'Joining the dots' in one view, on a single screen
Considering the difficulties of arriving at clear linkages between process conditions and alarms when such data is housed and viewed separately, it does make sense to seek a solution that can ‘join the dots’ in one view and on a single screen.
How does this help?
Operators and engineers can intuitively spot linkages when alarm and trend data are brought together in an integrated display. Apart from the analysis of process disturbances, alarm and trend data overlays can help greatly in improving productivity.
This means that despite the fact that an alarm trend overlay is typically helpful in post-event analysis, an effective visualisation of such an overlay can, when used appropriately, help operators or engineers ‘go forward’ by giving them some benchmarks or comparisons from historical events which they can use to know what to expect in terms of process parameters for upcoming process conditions. Therefore, by sliding forward in time and loading up trend tags with theoretical ‘future’ data (based on historical data culled from sliding back in time and real data collected in real time), operators and engineers can monitor target tags to see what the process variable ought to look like in upcoming conditions.
In SCADA systems with different clusters, an alarm trend overlay of one cluster can be used to benchmark or compare with that of other clusters to help in maintenance and even in expansion of the system.
If the visualisation tool is able to adjust various data sets for time zones and factor in daylight saving, then operators or engineers can compare different data sets for different machines, process lines or sites across time zones without the hassle of a potential time mismatch.
To some extent, even potential failures can be avoided if, when alerted to a potential problem, the operator can rapidly scroll back in time to see the alarm trend links of the recent past to spot anomalies or root causes that can then be acted upon before any escalation. This way, ‘troubleshooting’ takes on a much more proactive connotation than the typical scenario of having to react to a full-blown failure.
If the visualisation tool presents not only the alarm and trend data, but also the operator’s response to those alarms, then the analysis is fed with a whole new level of insight into operator effectiveness as well as areas of attention in system design.
Finally, if the visualisation tool has preconfigured templates, saved view or favourite view options, then operators do not have to spend time customising the most common views that they keep going back to each time.
From insight to action
Ultimately, an effective visualisation tool should make analysis easier, quicker and more intuitive for SCADA operators and process control engineers. And while some data historians (data repositories) do come with sophisticated analytic features, it is not often that a SCADA package itself provides such a tool.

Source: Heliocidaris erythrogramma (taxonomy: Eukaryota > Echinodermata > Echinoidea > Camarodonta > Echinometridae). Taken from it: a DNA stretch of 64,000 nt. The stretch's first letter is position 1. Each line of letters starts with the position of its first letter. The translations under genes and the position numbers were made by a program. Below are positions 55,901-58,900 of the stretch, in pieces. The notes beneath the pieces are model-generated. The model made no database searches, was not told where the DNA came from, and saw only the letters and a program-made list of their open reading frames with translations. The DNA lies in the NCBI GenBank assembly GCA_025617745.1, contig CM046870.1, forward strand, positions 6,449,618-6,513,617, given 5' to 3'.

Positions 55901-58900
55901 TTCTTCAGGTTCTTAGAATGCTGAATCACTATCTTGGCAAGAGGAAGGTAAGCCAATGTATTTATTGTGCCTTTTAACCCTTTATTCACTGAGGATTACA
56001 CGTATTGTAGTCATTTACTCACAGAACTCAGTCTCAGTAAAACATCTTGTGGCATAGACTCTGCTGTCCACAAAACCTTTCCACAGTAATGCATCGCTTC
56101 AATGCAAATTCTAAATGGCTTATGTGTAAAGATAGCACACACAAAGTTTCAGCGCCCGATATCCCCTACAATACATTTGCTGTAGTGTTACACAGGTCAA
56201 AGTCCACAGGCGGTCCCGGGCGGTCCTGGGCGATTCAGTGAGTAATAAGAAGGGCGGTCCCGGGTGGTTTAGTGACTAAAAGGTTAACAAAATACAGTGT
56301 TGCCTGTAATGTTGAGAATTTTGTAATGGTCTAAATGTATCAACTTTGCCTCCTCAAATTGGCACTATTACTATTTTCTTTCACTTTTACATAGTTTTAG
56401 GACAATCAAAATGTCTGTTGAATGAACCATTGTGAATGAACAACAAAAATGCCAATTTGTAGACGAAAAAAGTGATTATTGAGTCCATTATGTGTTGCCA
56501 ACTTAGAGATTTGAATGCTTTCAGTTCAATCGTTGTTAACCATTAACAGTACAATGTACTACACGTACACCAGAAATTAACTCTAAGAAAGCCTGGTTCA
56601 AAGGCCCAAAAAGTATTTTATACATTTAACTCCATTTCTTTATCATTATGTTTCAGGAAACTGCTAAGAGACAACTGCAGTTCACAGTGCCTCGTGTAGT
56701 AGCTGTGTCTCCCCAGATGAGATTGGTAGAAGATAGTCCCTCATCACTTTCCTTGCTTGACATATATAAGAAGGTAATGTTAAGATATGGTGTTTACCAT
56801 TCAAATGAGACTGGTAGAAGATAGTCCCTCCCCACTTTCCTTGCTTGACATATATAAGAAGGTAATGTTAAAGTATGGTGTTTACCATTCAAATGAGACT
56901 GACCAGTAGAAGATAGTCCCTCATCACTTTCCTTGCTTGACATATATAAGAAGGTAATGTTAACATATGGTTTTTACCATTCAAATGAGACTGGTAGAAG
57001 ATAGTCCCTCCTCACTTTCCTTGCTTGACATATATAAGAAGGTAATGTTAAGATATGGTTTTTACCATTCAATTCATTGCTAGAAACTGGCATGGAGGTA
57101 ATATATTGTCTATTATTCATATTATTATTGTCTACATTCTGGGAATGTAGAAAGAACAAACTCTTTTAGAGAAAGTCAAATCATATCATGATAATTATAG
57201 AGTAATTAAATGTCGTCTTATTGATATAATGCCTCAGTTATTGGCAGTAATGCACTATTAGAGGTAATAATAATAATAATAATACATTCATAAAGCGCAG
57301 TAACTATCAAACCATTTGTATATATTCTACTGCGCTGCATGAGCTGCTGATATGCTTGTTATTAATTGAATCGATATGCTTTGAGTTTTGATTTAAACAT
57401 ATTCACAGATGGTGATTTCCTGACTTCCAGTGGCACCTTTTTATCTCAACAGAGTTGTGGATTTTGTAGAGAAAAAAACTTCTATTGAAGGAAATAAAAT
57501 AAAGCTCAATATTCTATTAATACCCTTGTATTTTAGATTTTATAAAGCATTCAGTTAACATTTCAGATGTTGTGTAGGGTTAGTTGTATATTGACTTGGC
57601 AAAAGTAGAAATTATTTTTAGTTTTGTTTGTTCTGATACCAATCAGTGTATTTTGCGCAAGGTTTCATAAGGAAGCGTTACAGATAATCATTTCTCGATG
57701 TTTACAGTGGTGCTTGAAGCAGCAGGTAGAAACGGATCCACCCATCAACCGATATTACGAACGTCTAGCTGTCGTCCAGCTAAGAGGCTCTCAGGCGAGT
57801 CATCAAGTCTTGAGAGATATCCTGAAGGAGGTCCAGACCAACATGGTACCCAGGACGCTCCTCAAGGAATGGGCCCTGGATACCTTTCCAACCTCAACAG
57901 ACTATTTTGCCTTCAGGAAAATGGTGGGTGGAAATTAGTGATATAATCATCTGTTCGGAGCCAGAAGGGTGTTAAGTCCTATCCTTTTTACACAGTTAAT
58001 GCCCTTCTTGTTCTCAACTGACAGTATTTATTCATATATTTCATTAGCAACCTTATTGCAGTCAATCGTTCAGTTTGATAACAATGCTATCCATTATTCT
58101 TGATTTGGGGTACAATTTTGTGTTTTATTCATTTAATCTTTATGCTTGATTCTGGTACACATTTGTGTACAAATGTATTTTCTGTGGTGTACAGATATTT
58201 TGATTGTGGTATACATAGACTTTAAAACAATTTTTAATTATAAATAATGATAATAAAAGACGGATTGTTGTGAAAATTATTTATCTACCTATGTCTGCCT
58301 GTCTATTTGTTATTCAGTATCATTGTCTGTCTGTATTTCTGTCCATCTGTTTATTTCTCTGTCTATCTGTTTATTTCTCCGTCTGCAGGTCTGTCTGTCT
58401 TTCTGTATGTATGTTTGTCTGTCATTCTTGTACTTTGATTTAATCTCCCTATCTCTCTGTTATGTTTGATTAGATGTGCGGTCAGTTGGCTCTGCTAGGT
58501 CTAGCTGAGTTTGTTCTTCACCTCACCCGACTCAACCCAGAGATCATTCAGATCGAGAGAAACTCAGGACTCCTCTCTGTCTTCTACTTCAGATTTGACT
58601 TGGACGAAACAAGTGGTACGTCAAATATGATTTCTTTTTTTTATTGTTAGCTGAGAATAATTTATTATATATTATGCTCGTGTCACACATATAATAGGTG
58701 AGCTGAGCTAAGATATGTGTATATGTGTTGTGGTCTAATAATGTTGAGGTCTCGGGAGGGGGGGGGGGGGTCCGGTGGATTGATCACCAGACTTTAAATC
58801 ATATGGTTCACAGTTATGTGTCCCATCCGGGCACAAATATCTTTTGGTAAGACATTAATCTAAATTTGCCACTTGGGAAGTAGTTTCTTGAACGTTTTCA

Without having such a tool as part of a SCADA package, an analyst — removed from the actual plant floor environment — would typically analyse data from the historian and derive what he thinks is useful insight. Often it is the case that this insight is not filtered down to the operator to make it ‘actionable insight’. And if the operator does not have the same visualisation tool that the analyst has, the chances of both of them ‘understanding and being understood’ are lower.
Having the same visualisation tool that sits inside the SCADA package itself and is available to both operator and analyst provides them:
- First-hand visibility of alarm trend data.
- Immediacy of insight and control over what data to view or analyse.
- The ability to respond appropriately.
- The ability to reduce response time.
Thinking through the process challenges
In the complex and demanding environment that most SCADA system users operate in, real insight comes from asking and answering the right questions.
To summarise, the following questions may prove relevant:
- Is my process data organised, accessible and usable?
- When I say “accessible”, would that mean accessible to the operator on the plant floor?
- Can I compare alarm data with trend data in a single display?
- Can I use such a display to ‘time shift’ and derive insight that helps to debug the process or raise productivity?
- Can I make queries against the data without requiring programming help?
- Can I retain flexibility in the level of granularity I want for analysis?
- Can I pull up data on an operator’s response to alarms to add to the alarm trend overlays?
- How easily can such display data be exported and distributed to other stakeholders?
- Is there such a visualisation tool that resides in my SCADA package so that the operator has access to, and control over, the analysis?
- Would my team have access to tutorials or training videos to show us how best to leverage such a tool?
Finding answers to such questions will take operators and process control engineers down the happy path of leveraging process data more effectively and intuitively.
This article appears courtesy of Frost & Sullivan